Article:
Defiant Iraqi PM disavows timetable

Updated: 2006-10-26 08:31

BAGHDAD, Iraq - An angry Prime Minister Nouri al-Maliki disavowed a joint US-Iraqi raid in the capital's Sadr City slum Wednesday, and criticized the top US military and diplomatic representatives in Iraq for saying his government needs to set a timetable to curb violence in the country.

Al-Maliki spoke at a news conference a day after US Ambassador Zalmay Khalilzad said Iraqi leaders had agreed to set deadlines by year's end for achieving specific political and security goals laid out by the United States, including reining in militia groups.

Iraqi Prime Minister Nouri al-Maliki, center, speaks to the media at a press conference Wednesday Oct. 25, 2006 in the fortified Green Zone in Baghdad, Iraq. U.S. and Iraqi forces on Wednesday raided Sadr City, the stronghold of the Shiite militia led by radical anti-American cleric Muqtada al-Sadr, but Prime Minister Nouri al-Maliki disavowed the operation, saying he had not been consulted and insisting 'that it will not be repeated.' The defiant al-Maliki also slammed the top U.S. military and diplomatic representatives in Iraq for their Tuesday news conference, at which they said Iraq needed to set a timetable to curb violence ravaging the country. (AP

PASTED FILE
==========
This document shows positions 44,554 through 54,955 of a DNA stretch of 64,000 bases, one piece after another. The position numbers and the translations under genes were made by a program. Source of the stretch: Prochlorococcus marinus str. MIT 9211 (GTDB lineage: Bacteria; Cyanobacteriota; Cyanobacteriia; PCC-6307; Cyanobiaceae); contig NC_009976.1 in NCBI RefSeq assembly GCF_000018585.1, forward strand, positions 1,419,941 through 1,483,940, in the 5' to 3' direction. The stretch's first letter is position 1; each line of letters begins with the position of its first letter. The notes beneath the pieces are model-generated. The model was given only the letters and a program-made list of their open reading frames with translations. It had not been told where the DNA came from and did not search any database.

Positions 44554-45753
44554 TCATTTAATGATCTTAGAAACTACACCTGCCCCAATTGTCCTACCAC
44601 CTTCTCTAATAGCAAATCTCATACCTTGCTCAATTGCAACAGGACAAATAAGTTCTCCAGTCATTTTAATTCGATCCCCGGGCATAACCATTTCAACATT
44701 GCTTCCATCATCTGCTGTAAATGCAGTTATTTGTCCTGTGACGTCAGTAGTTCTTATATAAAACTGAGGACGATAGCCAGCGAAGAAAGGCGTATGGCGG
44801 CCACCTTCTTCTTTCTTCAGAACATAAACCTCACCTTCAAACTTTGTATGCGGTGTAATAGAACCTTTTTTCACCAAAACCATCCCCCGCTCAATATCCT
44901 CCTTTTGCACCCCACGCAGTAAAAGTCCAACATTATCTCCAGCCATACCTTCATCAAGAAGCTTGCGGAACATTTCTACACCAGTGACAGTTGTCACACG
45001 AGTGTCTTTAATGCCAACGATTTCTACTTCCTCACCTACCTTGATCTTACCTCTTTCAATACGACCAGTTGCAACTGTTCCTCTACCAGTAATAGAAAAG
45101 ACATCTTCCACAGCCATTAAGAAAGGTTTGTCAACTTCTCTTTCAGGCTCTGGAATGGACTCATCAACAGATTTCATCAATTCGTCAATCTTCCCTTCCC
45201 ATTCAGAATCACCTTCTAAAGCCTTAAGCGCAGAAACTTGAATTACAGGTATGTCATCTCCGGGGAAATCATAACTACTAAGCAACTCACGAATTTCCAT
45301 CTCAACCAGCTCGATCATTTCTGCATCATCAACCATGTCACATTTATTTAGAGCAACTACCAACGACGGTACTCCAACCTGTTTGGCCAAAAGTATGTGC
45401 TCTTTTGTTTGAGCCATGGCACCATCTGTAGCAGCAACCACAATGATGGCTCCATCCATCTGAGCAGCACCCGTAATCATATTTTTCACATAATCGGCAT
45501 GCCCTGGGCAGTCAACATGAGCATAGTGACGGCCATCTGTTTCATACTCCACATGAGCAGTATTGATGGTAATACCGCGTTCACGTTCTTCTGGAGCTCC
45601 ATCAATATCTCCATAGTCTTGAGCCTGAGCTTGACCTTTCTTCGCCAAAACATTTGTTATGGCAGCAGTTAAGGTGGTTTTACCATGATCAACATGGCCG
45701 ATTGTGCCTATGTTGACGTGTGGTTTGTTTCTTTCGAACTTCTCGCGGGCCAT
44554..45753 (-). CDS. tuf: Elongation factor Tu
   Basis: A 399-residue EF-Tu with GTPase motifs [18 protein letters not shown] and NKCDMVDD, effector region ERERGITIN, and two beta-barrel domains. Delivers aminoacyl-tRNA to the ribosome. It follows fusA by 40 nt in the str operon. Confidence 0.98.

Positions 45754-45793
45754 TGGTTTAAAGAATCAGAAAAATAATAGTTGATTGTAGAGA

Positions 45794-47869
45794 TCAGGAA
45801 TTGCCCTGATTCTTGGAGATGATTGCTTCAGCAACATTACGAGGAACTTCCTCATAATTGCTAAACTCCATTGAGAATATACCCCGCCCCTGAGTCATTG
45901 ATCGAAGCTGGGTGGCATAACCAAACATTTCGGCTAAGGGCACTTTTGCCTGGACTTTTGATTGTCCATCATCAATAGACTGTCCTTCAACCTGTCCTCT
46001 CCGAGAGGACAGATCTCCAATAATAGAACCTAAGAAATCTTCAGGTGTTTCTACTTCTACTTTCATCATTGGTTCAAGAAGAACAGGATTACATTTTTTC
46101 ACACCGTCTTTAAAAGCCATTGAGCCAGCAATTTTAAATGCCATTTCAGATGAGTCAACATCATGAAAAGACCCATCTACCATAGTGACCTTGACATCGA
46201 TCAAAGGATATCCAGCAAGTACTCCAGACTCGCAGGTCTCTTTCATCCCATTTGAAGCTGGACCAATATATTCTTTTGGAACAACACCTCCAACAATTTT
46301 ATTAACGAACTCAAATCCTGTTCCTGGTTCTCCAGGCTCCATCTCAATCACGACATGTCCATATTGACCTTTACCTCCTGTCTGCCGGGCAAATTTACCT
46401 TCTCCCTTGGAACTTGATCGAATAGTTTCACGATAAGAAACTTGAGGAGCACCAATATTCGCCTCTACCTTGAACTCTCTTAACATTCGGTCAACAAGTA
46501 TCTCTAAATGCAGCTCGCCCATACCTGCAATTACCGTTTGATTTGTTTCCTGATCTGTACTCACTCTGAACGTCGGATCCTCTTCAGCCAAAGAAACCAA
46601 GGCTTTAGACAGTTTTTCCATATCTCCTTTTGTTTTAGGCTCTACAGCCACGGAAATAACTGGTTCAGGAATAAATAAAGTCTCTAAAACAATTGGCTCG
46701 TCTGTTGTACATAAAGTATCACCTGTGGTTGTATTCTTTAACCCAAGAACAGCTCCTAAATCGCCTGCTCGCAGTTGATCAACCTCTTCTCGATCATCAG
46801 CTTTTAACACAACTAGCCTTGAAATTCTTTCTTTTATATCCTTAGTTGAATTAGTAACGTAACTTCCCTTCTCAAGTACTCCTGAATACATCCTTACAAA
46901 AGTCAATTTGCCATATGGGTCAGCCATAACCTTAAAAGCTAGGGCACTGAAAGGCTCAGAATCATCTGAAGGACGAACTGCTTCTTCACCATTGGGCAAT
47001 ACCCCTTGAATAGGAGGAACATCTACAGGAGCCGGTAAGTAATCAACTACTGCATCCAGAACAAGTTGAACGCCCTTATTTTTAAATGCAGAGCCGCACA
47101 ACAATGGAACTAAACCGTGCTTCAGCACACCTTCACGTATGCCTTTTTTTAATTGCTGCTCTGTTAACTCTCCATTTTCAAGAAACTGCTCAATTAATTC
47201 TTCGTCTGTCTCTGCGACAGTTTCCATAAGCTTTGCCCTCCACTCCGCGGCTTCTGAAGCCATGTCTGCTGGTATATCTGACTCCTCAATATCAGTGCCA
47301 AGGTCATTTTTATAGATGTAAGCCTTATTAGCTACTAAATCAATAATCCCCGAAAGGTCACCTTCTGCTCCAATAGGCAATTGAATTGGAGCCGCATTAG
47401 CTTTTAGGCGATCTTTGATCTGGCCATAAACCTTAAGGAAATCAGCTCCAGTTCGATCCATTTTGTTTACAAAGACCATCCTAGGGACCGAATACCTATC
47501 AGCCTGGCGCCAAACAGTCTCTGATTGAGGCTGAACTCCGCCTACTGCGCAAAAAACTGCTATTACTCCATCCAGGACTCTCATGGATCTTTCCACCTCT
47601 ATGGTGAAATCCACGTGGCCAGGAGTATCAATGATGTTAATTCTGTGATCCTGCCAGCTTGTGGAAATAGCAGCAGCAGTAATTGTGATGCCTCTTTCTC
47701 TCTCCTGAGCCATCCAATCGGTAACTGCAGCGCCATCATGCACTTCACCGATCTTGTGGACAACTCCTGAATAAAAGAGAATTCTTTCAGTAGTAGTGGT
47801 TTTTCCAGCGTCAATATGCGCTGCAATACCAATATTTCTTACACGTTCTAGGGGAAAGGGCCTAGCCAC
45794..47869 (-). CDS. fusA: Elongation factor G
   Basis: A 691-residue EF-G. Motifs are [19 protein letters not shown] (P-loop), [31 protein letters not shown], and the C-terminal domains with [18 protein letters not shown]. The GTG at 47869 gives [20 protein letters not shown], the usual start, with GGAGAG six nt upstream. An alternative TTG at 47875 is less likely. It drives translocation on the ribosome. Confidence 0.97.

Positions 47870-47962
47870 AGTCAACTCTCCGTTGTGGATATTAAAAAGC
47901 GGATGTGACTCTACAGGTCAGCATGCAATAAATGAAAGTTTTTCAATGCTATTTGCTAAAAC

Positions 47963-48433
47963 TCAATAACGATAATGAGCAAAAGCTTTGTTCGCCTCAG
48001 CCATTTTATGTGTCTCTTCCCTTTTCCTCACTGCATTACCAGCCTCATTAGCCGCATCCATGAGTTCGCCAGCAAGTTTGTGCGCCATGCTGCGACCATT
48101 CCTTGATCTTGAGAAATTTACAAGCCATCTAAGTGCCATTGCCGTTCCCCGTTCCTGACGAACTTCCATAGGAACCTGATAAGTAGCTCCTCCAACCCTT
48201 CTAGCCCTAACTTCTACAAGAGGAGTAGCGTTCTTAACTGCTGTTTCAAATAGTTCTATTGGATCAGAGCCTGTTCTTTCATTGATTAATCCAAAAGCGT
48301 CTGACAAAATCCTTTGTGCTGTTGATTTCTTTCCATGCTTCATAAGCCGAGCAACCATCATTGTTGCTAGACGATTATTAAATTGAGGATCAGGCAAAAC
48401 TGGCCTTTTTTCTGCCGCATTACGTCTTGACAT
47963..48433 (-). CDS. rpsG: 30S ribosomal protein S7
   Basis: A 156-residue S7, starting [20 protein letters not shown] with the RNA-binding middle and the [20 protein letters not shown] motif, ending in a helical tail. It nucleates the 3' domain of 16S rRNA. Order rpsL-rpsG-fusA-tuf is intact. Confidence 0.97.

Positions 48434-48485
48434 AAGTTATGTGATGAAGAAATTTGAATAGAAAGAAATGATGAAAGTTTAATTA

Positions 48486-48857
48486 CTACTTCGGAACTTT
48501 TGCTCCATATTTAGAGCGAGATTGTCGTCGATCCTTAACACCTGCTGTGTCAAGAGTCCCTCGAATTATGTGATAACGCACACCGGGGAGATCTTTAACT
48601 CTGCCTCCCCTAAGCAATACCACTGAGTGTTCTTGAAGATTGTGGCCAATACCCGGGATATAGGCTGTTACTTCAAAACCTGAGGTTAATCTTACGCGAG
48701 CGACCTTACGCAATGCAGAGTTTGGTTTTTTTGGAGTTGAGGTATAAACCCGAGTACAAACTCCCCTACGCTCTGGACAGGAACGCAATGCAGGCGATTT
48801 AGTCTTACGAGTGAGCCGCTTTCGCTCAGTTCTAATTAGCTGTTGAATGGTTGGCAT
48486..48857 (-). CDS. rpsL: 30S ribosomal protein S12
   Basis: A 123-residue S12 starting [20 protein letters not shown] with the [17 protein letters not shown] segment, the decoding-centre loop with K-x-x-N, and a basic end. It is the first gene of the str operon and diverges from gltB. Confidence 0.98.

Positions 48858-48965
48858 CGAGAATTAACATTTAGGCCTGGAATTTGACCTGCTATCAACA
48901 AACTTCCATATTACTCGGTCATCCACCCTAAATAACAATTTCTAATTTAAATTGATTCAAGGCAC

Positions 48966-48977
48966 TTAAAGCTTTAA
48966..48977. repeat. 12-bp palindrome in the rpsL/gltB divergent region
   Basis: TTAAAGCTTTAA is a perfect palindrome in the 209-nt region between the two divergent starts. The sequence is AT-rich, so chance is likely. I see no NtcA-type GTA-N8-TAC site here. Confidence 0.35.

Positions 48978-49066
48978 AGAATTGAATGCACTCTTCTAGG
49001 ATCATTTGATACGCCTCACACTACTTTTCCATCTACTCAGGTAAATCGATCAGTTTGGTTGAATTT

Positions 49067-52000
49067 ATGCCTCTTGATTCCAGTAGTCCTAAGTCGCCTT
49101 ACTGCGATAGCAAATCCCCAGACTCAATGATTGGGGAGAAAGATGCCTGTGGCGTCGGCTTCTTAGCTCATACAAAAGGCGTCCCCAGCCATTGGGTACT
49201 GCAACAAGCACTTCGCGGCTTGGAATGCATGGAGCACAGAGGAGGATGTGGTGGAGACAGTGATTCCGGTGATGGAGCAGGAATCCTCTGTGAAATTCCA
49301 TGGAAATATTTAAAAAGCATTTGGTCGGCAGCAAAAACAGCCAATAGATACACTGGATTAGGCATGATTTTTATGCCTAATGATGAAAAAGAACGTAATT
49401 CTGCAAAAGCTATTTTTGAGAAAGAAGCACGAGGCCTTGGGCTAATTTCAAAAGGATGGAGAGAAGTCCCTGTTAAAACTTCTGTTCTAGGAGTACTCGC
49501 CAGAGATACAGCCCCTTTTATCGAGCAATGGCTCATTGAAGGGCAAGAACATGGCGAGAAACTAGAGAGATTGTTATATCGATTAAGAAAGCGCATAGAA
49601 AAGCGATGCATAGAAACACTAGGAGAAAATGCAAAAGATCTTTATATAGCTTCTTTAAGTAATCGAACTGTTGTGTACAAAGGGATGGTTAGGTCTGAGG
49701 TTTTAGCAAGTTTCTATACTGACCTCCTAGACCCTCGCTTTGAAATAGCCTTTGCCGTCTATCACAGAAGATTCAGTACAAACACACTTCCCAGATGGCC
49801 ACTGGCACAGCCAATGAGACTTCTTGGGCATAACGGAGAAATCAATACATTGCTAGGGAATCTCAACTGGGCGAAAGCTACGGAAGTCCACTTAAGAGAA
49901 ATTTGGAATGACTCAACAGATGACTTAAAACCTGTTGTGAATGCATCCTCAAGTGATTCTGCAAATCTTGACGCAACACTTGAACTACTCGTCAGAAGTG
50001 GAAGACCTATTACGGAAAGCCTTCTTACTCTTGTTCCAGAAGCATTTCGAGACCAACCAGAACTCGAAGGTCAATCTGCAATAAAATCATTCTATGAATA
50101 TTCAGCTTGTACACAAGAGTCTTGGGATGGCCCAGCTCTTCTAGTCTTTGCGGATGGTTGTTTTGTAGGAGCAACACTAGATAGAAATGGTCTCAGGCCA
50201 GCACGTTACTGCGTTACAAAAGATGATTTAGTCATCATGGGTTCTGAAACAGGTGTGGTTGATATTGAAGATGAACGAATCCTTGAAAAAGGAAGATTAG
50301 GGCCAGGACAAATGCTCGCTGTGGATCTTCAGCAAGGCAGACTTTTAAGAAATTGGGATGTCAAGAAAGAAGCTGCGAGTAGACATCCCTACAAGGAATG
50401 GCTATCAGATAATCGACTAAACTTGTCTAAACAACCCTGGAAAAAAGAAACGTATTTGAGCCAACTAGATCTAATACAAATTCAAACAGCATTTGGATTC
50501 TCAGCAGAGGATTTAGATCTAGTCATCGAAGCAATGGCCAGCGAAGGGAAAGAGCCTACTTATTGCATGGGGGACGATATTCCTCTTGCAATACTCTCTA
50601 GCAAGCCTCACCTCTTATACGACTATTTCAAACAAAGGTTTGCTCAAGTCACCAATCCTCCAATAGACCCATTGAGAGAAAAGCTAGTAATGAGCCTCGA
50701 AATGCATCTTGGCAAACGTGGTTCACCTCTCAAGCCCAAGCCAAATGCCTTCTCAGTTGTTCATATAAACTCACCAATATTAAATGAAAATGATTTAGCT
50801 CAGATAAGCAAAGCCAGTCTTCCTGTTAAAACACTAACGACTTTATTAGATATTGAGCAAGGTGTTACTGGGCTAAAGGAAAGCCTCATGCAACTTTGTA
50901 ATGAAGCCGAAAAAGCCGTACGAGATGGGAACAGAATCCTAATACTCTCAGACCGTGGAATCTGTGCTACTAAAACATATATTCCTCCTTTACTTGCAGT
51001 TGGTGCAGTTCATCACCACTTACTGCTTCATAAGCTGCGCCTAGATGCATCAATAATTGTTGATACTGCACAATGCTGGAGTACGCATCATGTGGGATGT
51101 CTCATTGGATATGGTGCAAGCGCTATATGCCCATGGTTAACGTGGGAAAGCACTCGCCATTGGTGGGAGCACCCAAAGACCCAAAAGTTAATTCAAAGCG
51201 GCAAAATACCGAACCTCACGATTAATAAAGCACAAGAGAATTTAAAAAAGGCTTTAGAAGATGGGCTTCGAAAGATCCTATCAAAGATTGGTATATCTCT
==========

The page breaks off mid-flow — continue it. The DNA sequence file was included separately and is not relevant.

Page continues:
Iraqi Prime Minister Nouri al-Maliki speaks to the media at a press conference Wednesday October 25, 2006 in the fortified Green Zone in Baghdad. [AP]

"I affirm that this government represents the will of the people and no one has the right to impose a timetable on it," the prime minister said.

The prime minister dismissed US talk of timelines as driven by the coming midterm elections in the United States. "I am positive that this is not the official policy of the American government but rather a result of the ongoing election campaign. And that does not concern us much," he said.

Al-Maliki complained that he was not consulted beforehand about the Sadr City offensive. The raid was conducted by Iraqi special forces backed by US advisers and was aimed at capturing a top militia commander wanted for running a Shiite death squad.

"We will ask for clarification to what has happened," al-Maliki said. "We will review this issue with the Multinational Forces so that it will not be repeated."

Mouwafak al-Rubaie, his national security adviser, later told The Associated Press that al-Maliki's anger grew out of a misunderstanding that had since been cleared up with Gen. George Casey, the top U.S. commander in Iraq.

While the U.S. military said the raid had been cleared in advance with al-Maliki's government, President Bush acknowledged that al-Maliki himself may not have been consulted.

"We need coordinate with him. That makes sense to me. And there's a lot of operations taking place which means sometimes communications are not as good as they should be. And we'll continue to work very closely with the government to make sure communications are solid," Bush said at his own news conference.

Military action in Sadr City is especially sensitive for the prime minister.

Until Wednesday, US and Iraqi forces had largely avoided the densely populated slum, a grid of rutted streets and tumble-down housing that is home to 2.5 million Shiites and under the control of anti-American cleric Muqtada's al-Sadr's Mahdi Army.